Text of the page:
The Pet Tree House - Where Pets Are Family Too : Warning! Facebook Messenger App Scam: How to Protect Personal Data on Your Mobile Device

Wednesday, September 10, 2014

Warning! Facebook Messenger App Scam: How to Protect Personal Data on Your Mobile Device

Washington, DC - (WJLA)  There has been a lot of talk about the privacy of the new Facebook Messenger app, but now, there may be something very different to be worried about. There’s a fake messenger app out there, and if you download it, all your personal information stored on your phone is in jeopardy.

Alida Sanchez lives life on the go.

“I’m never in front of a computer "cause I’m moving around all the time, so I do everything on my phone,” she said.

When a friend sent her a Facebook message, Sanchez had to get the new Facebook Messenger app to see it.

“I was like, ‘OK, I’ll download it for this, just to check it,” she said.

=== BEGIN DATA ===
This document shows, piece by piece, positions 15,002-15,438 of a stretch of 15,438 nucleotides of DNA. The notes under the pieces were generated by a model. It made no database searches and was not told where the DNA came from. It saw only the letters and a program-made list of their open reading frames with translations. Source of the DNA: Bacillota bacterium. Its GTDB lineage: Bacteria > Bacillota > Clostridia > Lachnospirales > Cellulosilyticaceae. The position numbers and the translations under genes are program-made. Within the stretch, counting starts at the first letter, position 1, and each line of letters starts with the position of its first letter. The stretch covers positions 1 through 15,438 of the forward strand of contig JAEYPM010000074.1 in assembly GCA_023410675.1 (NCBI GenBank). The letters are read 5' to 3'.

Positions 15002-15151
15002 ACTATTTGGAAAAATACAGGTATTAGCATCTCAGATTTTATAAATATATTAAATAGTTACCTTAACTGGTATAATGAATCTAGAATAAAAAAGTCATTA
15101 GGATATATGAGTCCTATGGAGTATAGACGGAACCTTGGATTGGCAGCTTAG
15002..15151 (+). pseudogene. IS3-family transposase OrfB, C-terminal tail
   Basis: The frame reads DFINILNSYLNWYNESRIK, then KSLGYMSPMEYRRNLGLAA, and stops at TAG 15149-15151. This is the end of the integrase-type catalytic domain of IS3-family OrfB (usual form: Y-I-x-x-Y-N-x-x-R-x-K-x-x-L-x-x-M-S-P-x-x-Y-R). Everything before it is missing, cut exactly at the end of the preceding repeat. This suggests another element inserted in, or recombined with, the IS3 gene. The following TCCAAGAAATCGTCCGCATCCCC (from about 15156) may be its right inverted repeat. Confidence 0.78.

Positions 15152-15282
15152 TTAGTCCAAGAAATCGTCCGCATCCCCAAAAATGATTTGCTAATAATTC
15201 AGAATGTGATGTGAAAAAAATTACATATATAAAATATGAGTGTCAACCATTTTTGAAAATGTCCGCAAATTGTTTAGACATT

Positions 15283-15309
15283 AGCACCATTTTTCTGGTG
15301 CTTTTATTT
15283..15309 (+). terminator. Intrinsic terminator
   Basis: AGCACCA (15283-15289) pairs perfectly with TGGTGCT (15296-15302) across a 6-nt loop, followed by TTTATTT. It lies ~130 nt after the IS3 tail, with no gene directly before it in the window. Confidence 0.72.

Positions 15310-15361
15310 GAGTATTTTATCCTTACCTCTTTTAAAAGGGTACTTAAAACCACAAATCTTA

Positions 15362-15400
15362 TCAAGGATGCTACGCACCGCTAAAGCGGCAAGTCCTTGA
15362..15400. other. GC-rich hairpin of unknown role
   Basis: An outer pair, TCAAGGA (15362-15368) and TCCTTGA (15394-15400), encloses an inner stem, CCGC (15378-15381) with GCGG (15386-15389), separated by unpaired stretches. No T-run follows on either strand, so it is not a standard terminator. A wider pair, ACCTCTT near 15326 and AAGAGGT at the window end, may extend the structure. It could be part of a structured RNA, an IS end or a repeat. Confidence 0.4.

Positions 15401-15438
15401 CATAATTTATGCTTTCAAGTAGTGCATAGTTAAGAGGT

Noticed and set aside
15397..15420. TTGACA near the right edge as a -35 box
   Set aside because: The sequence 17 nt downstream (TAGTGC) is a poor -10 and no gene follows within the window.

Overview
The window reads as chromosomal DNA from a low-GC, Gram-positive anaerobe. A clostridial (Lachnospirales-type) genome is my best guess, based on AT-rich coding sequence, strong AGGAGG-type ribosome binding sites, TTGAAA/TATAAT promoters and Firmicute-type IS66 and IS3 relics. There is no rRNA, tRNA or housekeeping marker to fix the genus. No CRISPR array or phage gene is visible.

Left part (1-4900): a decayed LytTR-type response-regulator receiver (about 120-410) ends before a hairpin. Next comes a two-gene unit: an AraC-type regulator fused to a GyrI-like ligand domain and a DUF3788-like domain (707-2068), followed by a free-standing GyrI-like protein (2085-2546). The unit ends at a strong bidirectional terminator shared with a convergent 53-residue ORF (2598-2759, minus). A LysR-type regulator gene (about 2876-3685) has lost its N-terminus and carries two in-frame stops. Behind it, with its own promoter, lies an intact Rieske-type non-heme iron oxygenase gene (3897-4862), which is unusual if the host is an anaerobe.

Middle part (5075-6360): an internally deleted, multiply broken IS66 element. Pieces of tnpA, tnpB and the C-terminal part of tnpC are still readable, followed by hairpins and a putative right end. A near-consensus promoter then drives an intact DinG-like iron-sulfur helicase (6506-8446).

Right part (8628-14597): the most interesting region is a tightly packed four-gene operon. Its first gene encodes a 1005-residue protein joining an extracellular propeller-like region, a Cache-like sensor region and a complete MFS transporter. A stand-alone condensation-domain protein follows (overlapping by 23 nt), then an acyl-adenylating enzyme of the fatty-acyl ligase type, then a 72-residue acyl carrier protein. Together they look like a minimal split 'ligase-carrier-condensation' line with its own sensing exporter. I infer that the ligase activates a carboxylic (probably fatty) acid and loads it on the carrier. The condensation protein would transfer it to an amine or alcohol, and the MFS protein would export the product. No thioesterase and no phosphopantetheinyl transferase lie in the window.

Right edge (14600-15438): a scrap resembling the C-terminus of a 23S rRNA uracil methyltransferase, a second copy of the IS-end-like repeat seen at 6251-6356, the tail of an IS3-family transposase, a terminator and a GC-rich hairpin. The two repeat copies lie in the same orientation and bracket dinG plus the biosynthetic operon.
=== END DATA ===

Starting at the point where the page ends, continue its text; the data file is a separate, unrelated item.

But within hours of the download, Sanchez noticed something disturbing: someone had accessed her credit card account, making hundreds of dollars in charges to Facebook. It took only moments for scammers to get her personal information and start spending.

“It’s frightening when you really think about the access that people can get in a short amount of time,” Sanchez said.

Bruce Namerow, with the Online Marketing Firm Interactive Strategies, knows how easily personal data can be stolen.

“Chances are that someone hacked one of her friends’ accounts and got in and wrote a message with malware,” he said.

That bad message would give scammers a way to see what Sanchez accessed after she downloaded the app. In this case, it was her banking website, and Sanchez never knew she was being watched, because the message and the app seemed legitimate.

“People have gotten very, very good at tricking people,” Namerow said.

Sanchez says she won’t take that chance again. When it comes to messaging with her friends, Facebook is no longer an option.

“Text, email me, you have my number. You know how to contact me elsewhere,” she said. “I’m not even opening it. I want to have nothing to do with it.”

Even if messages come from friends, Namerow says you should be skeptical; not everyone has secure passwords, so friends’ accounts may be easily hacked and they could pass along scams to you.

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